Bill Parcells is a solitary figure on the sidelines. Most of the time, there's no one within a 5-foot radius of him. Almost no one walks up to him and starts talking, the limited interaction is when he goes to the players or the coaches. Early in the game, on kickoff coverage, he didn't like something Kevin Burnett did, and chewed him out for 15 seconds or so. Then the assistant coach would come over and calmly talk to the player, Parcells was already moving on. After another series, one when the defense allowed a TD pass in the flats, Parcells walked over to the bench, and once the defense sat down, started barking at Bradie James and Akin Ayodele and the rest of them. I guess he was telling them to get that fixed on the field. That was the life of Parcells, long periods of solitude while pacing the sidelines, followed by short bursts of the Parcells' temper. Other times, he just gives the stare. But he does acknowledge good plays when the players come off the field.
Terrell Owens spends a lot of time talking to Tony Romo, Patrick Crayton or another receiver - and the fans on the sideline. OK, he doesn't actually talk to the fans, he just screams in exuberant outbursts to the Cowboys faithful that were behind the Cowboys bench. Romo spends a lot of time on the phone, or talking to the assistants, that's when he's not looking for his baseball hat or splashing cups of water on his face. But in one interesting sequence, Parcells and Romo had a brief exchange. It was just after the Falcons went ahead 28-21 and Romo was getting up off the bench and picking up his helmet. Parcells was walking his way, and from the body language and the head nods, I'm guessing Parcells walked over and said something like: "It's your turn now kid, get us some points." Romo nodded and jogged toward the field. Obviously I can't confirm the conversation, but the timing, the body language, the facial expressions - and years of playing and watching sports - instinctively told me it was something like that.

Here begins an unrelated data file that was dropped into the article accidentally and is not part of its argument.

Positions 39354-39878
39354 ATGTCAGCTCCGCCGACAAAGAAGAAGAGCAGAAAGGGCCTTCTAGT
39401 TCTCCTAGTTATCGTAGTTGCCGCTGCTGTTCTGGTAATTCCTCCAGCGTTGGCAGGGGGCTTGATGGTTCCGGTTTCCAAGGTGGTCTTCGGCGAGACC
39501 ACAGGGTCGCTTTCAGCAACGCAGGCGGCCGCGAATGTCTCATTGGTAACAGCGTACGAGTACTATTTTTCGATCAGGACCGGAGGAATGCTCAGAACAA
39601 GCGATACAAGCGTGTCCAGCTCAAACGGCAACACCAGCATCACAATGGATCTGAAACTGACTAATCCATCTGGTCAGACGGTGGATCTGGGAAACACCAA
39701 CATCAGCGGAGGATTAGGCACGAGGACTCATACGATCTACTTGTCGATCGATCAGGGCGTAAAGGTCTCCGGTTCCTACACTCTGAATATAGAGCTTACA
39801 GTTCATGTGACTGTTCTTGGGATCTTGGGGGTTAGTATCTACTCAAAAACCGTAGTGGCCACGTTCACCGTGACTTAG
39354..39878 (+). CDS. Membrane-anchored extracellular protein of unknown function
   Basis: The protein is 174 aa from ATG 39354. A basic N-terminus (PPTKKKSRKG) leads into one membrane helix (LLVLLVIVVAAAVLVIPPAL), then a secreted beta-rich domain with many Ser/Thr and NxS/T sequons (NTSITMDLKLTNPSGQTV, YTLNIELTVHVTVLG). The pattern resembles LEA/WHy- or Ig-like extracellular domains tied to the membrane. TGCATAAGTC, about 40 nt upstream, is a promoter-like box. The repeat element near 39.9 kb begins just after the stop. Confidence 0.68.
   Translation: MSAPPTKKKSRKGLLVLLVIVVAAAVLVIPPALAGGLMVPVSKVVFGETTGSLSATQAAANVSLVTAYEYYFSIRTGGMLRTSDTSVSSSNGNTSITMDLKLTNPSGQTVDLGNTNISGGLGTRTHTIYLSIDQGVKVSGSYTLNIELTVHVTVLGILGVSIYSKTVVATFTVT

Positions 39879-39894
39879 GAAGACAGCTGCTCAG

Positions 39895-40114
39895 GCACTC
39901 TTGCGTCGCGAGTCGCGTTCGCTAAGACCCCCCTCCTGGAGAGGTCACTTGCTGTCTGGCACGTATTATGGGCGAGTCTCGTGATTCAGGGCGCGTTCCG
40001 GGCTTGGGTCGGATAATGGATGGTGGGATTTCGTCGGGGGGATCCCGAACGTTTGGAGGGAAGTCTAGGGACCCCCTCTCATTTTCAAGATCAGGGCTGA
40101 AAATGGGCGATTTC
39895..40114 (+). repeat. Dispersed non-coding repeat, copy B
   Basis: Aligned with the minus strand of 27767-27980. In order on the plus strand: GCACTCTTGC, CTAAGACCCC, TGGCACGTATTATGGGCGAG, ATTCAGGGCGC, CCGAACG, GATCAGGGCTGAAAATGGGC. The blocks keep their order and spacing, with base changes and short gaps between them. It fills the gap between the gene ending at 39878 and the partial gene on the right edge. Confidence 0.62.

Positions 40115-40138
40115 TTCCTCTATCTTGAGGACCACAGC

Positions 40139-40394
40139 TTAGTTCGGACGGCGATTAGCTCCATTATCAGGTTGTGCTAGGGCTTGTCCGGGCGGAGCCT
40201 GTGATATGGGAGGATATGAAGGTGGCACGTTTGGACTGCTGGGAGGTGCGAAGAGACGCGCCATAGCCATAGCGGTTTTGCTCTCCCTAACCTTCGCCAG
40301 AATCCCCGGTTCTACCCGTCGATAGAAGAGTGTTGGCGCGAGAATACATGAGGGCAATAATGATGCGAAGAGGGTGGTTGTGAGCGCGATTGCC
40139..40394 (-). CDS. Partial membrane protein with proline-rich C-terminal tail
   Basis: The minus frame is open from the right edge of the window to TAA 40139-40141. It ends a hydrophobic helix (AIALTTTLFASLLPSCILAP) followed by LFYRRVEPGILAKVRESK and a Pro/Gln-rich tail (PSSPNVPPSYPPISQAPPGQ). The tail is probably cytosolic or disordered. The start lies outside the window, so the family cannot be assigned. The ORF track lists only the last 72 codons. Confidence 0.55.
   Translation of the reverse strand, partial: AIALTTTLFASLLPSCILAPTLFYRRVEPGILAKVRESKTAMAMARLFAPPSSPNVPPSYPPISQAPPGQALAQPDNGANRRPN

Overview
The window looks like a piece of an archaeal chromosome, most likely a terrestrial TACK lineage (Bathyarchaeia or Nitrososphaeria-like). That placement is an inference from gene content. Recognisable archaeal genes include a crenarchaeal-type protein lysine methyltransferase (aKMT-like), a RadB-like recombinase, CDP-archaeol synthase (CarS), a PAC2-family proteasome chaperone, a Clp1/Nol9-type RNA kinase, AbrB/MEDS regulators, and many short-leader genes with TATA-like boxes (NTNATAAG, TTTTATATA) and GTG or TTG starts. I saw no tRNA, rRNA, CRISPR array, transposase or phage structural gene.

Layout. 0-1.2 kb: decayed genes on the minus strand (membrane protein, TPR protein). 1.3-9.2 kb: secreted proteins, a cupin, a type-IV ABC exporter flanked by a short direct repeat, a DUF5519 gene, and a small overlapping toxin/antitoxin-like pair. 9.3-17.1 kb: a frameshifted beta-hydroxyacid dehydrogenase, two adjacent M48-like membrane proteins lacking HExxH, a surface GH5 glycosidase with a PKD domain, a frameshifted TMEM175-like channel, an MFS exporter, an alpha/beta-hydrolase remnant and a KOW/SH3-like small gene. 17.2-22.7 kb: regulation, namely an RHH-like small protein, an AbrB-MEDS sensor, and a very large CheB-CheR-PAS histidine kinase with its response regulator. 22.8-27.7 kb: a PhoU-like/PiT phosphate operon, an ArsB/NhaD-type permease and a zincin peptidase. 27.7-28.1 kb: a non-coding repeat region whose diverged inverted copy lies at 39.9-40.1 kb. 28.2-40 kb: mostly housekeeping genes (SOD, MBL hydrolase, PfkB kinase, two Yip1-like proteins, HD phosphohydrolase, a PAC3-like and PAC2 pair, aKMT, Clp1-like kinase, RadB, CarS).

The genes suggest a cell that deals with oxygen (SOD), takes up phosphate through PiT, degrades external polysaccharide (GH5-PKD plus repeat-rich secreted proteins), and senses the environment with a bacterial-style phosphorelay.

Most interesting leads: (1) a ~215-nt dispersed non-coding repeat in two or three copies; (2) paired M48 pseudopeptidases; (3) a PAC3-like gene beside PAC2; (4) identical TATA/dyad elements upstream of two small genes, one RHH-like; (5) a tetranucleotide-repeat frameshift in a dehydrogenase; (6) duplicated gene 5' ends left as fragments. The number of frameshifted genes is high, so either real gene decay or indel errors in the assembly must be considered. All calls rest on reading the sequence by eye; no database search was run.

During the game, there was good-natured taunting going on in the stands. The crowd was lively, but competitively friendly. We tried a few "Let's go Dallas" chants, but they were quick to drowned us out. No one minded when we cheered the Cowboys though, and we had to sit by and hear it as they took the lead. But as Dallas started taking the lead late in the game, the Falcons fans weren't as loud. When the Cowboys took the ball with about 8 minutes to go in the 4th quarter, everybody knew this was going to be the key drive. As the Cowboys made first down after first down, we started to get louder and louder. The Falcons fans grew silent as they saw it all slipping way from them, the game and possibly the season. When MB3 put the nail in the coffin, there was a stampede for the exits. MB3 closed the show.
Outside after the game, the Cowboys fans were grinning ear to ear. Plenty of knowing smiles were passed between strangers who were bonded only by the logo on their clothing. The occasional shouts of "How `bout them Cowboys" echoed in the night, knuckle-bumps were given freely. As I got closer to my car, a guy and his girl were walking the same way. They were wearing the star, too. We exchanged pleasantries, and then he said to me "That last drive, that was a championship drive". On that night, I couldn't have agreed more.
Here's the play that had everybody buzzing at the game.
Hat tip to Parl for this fitting reminder of the game.